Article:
WWE Icons kicked off with two particularly strong and emotional stories in Yokozuna and Beth Phoenix. In episode three, however, the new series offers a more relaxed yet still engaging look at the life and career of ‘The Whole F’n Show’ Rob Van Dam. Although the ECW legend and WWE Hall of Famer’s career is relatively fresh and his career highlights like ECW One Night Stand 2006 have been well-documented, the episode still provides audiences with a deeper insight into the man, the performer, as well as a realisation into how innovative and game-changing ‘Mr. Monday Night’ was for professional wrestling.
The documentary kicks off in a pretty traditional manner by offering noticeable sound bites from various interviewees, including the main subject, Rob Van Dam. However, what makes the intro a great way to introduce Van Dam’s story is the unique visual of spray paint, which we ultimately see, is spray painting designs on the former WWE Champion’s classic tights. It’s different and symbolic as Van Dam’s story is ultimately about him being a non-conformist, and while he explains his approach to professional wrestling was to be different from the rest, we are treated to the visual of the tights (another way he differentiated himself) being spray painted. It’s a great mesh of narrative and creative visuals.
Van Dam’s early life is then explored briefly, primarily establishing his non-conforming nature, and fans also get to revisit the story of a young Van Dam kissing Ted DiBiase’s foot at a WWE event. However, the most interesting part of the wrestler’s journey to the ring comes when audiences get an insight into his martial arts background as RVD explains how he trained kickboxing so he could use a ring to practise professional wrestling. Accompanied by old, grainy footage of his kickboxing fights and an interview with his instructor Kit Lykins, the story does provide some new insight into Van Dam’s journey. Unfortunately, when it comes to his actual professional wrestling training with the original Sheik and Sabu, very little is said.
The documentary allows for plenty of time to dissect RVD’s time in ECW. From his early gripes with being left off the company’s first PPV Barely Legal to carrying the promotion on his back with his innovative and breathtaking wrestling style during his historic run as the Television Champion. In addition to hitting home how special and unique a wrestler Van Dam was, especially for the time period, the ECW chapter highlights the ‘One of a Kind’ person he truly is. Not only did he carry the company through his incredible performances, but he turned down huge money from the premiere promotions and even allowed Paul Heyman to not pay him when the company was struggling in its final year. It’s yet another example of how unique RVD is and was, particularly at a time when wrestlers were jumping ship for bigger paydays at the drop of a dime.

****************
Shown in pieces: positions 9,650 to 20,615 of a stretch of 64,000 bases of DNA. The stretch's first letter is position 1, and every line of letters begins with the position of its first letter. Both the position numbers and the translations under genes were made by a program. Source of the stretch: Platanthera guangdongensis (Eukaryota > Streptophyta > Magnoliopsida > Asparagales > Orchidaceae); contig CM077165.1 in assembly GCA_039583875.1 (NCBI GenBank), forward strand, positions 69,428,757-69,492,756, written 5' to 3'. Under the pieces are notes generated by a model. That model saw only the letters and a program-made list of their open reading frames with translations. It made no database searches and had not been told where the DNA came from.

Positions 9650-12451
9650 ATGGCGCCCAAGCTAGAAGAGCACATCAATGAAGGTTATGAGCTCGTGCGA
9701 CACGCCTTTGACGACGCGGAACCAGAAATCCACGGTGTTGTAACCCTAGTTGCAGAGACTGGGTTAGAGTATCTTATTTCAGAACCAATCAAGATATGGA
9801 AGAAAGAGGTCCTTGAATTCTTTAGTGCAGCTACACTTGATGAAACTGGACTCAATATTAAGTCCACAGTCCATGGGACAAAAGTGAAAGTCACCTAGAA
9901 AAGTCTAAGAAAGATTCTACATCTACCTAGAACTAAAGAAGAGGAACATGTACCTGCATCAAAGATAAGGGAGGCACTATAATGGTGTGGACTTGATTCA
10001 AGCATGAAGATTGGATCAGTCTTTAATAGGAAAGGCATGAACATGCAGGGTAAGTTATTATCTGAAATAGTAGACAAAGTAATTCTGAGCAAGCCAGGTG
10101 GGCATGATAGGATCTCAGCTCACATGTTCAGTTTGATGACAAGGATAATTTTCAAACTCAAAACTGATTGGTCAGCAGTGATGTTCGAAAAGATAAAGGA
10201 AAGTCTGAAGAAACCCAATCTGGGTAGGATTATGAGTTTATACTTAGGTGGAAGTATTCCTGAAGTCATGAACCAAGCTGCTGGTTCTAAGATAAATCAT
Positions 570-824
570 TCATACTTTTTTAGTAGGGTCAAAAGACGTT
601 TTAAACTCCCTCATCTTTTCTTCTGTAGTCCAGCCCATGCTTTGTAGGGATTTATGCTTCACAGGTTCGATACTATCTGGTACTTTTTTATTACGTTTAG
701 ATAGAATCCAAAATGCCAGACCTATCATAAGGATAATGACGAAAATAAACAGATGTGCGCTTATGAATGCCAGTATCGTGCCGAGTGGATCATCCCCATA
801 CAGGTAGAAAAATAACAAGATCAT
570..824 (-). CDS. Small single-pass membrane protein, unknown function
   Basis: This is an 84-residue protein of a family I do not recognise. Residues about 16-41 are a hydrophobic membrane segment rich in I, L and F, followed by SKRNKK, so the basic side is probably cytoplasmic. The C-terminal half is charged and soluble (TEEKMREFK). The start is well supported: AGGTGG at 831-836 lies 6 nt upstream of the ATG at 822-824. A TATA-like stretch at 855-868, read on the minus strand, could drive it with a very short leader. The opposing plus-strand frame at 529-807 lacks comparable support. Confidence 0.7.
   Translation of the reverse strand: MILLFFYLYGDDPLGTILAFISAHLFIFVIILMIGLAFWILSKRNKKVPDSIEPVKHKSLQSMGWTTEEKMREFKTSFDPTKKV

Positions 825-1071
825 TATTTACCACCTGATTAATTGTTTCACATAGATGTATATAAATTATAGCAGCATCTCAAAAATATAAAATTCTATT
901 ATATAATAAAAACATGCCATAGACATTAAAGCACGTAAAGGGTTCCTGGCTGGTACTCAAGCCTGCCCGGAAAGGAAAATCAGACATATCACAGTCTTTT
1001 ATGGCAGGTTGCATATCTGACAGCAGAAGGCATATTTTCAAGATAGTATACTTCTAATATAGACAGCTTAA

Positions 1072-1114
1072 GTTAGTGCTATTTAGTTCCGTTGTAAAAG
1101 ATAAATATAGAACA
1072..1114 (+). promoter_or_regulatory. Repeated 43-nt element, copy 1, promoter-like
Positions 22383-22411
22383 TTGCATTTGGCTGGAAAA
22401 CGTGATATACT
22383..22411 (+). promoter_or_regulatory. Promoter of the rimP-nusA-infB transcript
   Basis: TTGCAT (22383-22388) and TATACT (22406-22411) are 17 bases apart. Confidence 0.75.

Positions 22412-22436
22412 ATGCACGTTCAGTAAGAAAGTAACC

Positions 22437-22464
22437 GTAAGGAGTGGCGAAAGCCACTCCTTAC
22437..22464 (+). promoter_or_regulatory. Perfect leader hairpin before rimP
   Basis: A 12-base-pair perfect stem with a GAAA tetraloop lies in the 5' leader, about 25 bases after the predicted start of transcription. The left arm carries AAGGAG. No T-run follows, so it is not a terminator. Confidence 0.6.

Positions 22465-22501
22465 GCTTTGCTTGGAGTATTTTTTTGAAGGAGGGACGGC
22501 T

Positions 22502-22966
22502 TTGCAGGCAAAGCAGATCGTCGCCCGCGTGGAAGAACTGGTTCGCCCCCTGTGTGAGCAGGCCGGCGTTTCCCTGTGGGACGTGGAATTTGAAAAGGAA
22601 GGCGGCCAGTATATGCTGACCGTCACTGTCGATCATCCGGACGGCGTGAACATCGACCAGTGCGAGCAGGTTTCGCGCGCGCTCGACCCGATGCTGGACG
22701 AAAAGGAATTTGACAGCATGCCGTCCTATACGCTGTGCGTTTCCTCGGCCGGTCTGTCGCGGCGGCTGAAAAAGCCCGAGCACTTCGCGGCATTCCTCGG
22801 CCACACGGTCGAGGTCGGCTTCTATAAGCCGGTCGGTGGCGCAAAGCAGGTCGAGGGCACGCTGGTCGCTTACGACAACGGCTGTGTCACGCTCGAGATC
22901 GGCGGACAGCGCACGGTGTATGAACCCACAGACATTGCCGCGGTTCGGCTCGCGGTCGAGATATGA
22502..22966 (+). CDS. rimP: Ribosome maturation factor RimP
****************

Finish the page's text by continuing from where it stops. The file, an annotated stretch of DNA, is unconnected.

RVD’s WWE chapter blossoms thanks to interviews from Paul Heyman, who is the MVP in this documentary, former WWE writer Brian Gerwitz, and Vince McMahon. Heyman provides a perspective only a few can, as he essentially gave Van Dam the platform to become a superstar, and he also shines with great stories, such as when Steve Austin told him that RVD is the biggest superstar in the business. Gerwitz offers an interesting view from the creative team that was split on whether Van Dam could be a top star or not, while McMahon’s presence makes Van Dam’s contributions feel extra significant as it’s rare for WWE’s CEO to participate in these documentaries.
ECW’s return in WWE provides a nice dose of nostalgia for the diehard ECW fans, and justifiably, Van Dam is credited with making the two memorable ECW One Night Stands (2005/6) a reality. The unfortunate aftermath of ECW One Night Stand 2006 also brings us back to that year and the crushing disappointment of how his title reign came to an end, but adding to the story, Van Dam owns up to his mistake and explains the mindset that steered him wrong.
The Icons episode does fall short when it skims over RVD’s now part-time in-ring career, but more importantly, his “dark days” are only briefly touched on. There is not enough detail to provide the necessary impact for audiences to truly appreciate his newfound happiness with Katie Forbes. The highs, like winning the WWE Championship, provide great euphoria, but the documentary doesn’t possess the same emotional weight as Yokozuna and Beth Phoenix’s, which hinders the impact of the conclusion.
Also, this episode of Icons fails to acknowledge arguably Van Dam’s most important and iconic series of matches, that being with Jerry Lynn. One may assume that it is because of Lynn’s association with AEW, but regardless of the reason, you cannot help but feel like something is missing.
The documentary does conclude with a great feel-good ending that shows intimate footage of Van Dam and McMahon at the 2021 Hall of Fame, where WWE’s CEO acknowledges how Van Dam changed the business with his in-ring style. Ultimately, that is the big takeaway from this Icons story, it truly allows you to appreciate how much of a trailblazer Van Dam was. From delivering moves such as the innovative Van Terminator to his nonchalant yet charming personality, Rob Van Dam was ‘One of a Kind’, and his story is beautifully encapsulated by his words: “I did everything my way, and I ended up at the very top.”
WWE Icons: Rob Van Dam is now available to watch on the WWE Network.